Master of Disguise
The following article appeared as part of a 1977 Melody Maker profile of Peter Gabriel. Although the article was made to look as though Ant had actually written it, his comments here were taken from a lengthy interview Ant gave to journalist Chris Welch. The interview was supposed to tie in with the release of The Geese & The Ghost but instead Melody Maker only printed this!
I adore Peter's voice. It's totally individual, although I've heard that people say that Phil Collins sounds a little bit like him.
I think Pete's got a great voice and his words are so great, really bizarre, I never claimed to understand a lot of it, but Peter Gabriel singing Peter Gabriel is absolutely amazing, and what he'd be like as a tenor singing Wagnerian opera in 20 years time, I've no idea. Will Peter Gabriel be doing that at the ago of 40? Will he be able to sing other people's songs? I don't know how versatile he is from that point of view.
He was tremendously influenced by Otis Redding in the early days and this comes out on the new album in places. You can hear what I call his soul side. In a way we used to joke about it, his 'soul' voice. But that's what he used to do in the early days. He'd get up on the dining room table at school and sing soul. He was well into James Brown. But after that there were no other influences. He forged out very much on his own. If you listen to his album there are so many aspects to his vocal style. I'm biased because I like it, but I love Pete's dreamy voice's floaty quality. There's a track called 'Hum Drum', which is absolutely amazing.
When I first heard the mixes before Christmas I got a bit worried because it seemed very professional and I appreciated the arrangements but I thought it was TOO American, too brash, then hearing the album properly there was a lovely quality to songs like 'Hum Drum'. Every song gets 100 per cent justice, and has greater scope and dimension than they might have got with Genesis; I'm not saying that's a comparison between Genesis and Peter's music, but Peter needs a vast array of instrumentation and every single track is right there and undiluted.
Every possible effect has been exploited. And there is no player who is so important that his instrument goes on right through a number. As the mood changes, so the whole arrangement changes, and there is a great arts to that. That's how it should be. It was important that Peter went to America to record because, in fact, Mike, Phil and I did some demos for Peter here and of course it sounded terribly, terribly like Genesis. And I thought at the time...hell, what's he gonna do? So America was absolutely necessary. I think Pete will produce a REAL masterpiece when he is reunited, hopefully, with his own country, 'cos he's very English.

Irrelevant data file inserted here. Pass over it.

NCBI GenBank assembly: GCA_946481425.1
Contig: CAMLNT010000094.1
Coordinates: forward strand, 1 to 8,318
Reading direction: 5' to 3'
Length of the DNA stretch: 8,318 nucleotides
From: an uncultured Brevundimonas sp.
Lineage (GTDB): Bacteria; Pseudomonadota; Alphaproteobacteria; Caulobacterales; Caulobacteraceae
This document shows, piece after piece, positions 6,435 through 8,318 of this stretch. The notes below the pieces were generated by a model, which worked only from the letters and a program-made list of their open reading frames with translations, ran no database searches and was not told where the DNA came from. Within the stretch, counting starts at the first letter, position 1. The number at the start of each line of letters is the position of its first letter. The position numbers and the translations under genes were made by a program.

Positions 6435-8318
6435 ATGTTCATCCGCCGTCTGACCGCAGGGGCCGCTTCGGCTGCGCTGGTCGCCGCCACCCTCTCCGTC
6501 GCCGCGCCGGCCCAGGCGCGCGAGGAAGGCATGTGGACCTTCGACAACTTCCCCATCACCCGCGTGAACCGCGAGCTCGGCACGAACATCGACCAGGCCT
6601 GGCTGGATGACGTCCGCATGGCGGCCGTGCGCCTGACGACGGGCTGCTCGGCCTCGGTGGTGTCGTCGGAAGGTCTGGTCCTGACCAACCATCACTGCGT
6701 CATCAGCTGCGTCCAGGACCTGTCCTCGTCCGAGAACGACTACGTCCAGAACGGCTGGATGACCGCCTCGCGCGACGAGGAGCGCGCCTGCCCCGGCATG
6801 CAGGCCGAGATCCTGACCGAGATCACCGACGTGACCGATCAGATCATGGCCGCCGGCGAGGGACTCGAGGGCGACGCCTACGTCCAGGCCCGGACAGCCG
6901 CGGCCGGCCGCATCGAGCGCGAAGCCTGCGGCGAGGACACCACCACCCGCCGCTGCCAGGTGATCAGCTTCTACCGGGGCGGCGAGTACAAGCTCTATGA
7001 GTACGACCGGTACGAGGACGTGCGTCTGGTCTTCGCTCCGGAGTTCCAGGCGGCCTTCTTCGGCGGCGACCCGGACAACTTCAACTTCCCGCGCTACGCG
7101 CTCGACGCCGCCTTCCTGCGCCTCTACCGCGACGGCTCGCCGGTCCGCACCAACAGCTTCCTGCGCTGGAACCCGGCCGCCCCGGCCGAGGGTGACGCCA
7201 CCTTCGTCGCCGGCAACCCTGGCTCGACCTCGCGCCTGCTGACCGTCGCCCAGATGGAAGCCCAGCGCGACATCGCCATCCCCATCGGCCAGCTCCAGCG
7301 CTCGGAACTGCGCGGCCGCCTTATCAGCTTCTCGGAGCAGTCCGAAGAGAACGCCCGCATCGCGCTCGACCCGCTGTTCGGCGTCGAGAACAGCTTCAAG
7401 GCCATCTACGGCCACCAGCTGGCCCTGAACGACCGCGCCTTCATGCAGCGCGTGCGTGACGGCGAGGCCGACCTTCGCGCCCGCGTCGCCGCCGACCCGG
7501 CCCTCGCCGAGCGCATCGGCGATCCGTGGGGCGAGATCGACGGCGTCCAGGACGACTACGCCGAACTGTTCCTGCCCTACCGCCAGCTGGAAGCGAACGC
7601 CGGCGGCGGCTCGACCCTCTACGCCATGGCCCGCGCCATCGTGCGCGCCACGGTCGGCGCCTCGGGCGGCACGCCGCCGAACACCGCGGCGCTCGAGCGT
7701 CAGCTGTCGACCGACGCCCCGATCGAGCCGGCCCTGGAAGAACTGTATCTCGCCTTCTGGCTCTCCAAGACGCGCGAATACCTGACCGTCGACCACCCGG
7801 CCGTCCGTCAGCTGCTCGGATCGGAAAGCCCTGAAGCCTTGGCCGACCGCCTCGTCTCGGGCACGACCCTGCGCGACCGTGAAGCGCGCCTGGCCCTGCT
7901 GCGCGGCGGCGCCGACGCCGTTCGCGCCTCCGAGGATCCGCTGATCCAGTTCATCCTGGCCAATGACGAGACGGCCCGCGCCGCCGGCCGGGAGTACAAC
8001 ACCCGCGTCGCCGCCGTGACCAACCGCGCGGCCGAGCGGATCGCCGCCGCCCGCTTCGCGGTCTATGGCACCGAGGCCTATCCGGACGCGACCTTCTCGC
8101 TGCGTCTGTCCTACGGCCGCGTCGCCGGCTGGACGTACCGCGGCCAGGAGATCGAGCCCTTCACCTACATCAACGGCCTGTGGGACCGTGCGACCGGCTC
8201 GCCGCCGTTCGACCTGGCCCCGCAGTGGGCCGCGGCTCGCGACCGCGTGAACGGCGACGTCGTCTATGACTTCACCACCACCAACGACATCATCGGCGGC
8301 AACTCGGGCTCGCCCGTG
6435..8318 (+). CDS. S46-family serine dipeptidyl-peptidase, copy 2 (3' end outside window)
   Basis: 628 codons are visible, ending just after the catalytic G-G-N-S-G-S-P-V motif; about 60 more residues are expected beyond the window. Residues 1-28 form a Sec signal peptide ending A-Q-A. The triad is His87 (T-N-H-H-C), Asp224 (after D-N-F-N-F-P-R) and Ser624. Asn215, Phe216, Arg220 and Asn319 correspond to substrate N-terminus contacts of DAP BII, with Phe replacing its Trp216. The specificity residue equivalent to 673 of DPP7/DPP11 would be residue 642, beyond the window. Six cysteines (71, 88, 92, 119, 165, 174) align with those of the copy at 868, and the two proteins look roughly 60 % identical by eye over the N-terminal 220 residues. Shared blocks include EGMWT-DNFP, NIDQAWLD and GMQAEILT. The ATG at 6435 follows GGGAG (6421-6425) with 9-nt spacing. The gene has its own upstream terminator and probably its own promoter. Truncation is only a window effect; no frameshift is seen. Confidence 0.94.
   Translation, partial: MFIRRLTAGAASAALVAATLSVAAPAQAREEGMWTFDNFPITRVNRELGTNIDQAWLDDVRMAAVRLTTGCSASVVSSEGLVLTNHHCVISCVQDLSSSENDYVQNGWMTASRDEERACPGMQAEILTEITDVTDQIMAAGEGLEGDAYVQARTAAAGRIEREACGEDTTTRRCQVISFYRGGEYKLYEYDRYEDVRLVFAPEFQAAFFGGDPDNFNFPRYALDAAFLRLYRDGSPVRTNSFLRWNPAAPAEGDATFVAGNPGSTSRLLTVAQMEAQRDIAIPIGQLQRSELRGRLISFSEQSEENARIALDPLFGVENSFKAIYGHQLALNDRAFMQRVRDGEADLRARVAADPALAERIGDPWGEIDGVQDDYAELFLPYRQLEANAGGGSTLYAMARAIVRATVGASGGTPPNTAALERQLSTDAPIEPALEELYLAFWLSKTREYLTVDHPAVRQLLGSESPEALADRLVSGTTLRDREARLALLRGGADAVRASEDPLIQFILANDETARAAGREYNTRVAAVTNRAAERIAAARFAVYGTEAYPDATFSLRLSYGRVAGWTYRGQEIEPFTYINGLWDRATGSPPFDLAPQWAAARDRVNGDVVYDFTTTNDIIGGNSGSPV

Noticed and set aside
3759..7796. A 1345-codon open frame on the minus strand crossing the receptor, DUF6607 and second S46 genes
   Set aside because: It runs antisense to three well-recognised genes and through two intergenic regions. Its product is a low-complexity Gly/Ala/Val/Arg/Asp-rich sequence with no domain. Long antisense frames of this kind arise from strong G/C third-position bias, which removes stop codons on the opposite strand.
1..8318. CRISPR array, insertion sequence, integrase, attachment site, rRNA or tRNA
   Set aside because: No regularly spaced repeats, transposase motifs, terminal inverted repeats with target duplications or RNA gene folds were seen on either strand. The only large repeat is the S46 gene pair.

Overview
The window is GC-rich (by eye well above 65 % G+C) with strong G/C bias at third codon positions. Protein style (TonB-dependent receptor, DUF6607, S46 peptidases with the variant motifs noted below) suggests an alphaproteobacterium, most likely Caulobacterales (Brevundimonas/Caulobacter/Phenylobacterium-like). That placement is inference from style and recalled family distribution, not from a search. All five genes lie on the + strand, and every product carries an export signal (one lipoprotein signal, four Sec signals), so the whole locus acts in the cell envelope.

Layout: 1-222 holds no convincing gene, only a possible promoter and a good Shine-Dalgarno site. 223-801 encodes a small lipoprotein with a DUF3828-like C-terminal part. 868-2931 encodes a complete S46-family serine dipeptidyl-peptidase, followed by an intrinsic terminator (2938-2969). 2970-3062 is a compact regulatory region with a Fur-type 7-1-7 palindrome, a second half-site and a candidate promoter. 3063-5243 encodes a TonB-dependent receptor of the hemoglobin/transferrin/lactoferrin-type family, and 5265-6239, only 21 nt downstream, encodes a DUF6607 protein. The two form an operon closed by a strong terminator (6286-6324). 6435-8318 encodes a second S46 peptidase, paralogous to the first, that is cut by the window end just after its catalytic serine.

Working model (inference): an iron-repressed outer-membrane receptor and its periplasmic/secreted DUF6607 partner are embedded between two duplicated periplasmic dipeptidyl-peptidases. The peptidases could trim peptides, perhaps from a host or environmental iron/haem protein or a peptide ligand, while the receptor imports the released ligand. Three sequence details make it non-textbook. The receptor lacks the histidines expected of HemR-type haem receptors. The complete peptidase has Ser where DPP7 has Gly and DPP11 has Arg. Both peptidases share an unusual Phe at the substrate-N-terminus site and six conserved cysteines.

He's not so much a rock singer, as a dramatic singer going through all the different moods and transformations. He has this extraordinary ability to captivate audiences which is why I see him on a huge stage. I don't know quite how you define a rock singer - God knows. But Peter is a dramatic singer, a master of disguises, moods and various vocal tricks he has built up over the years. And there was this contrast between his off-stage manner and his on-stage presence.
Would I like to work with him again one day? Too much water under the bridge? No, too many bridges under water!
At school we were all in the same house and in those days Pete was, and still is, an extraordinary mixture. My first recollections of Pete were that he was the last conceivable person on earth to be a rock star. He won't mind me saying this but...he was quite podgy, and very quiet, although he still is like that. But when he was podgy, he was like a barrel. And he used to get up on the tables and sing. He was always a bit slow delivering his speech and thoughts but he has a very individual way of expressing things and it's worth the wait...
From Melody Maker, 5th March 1977
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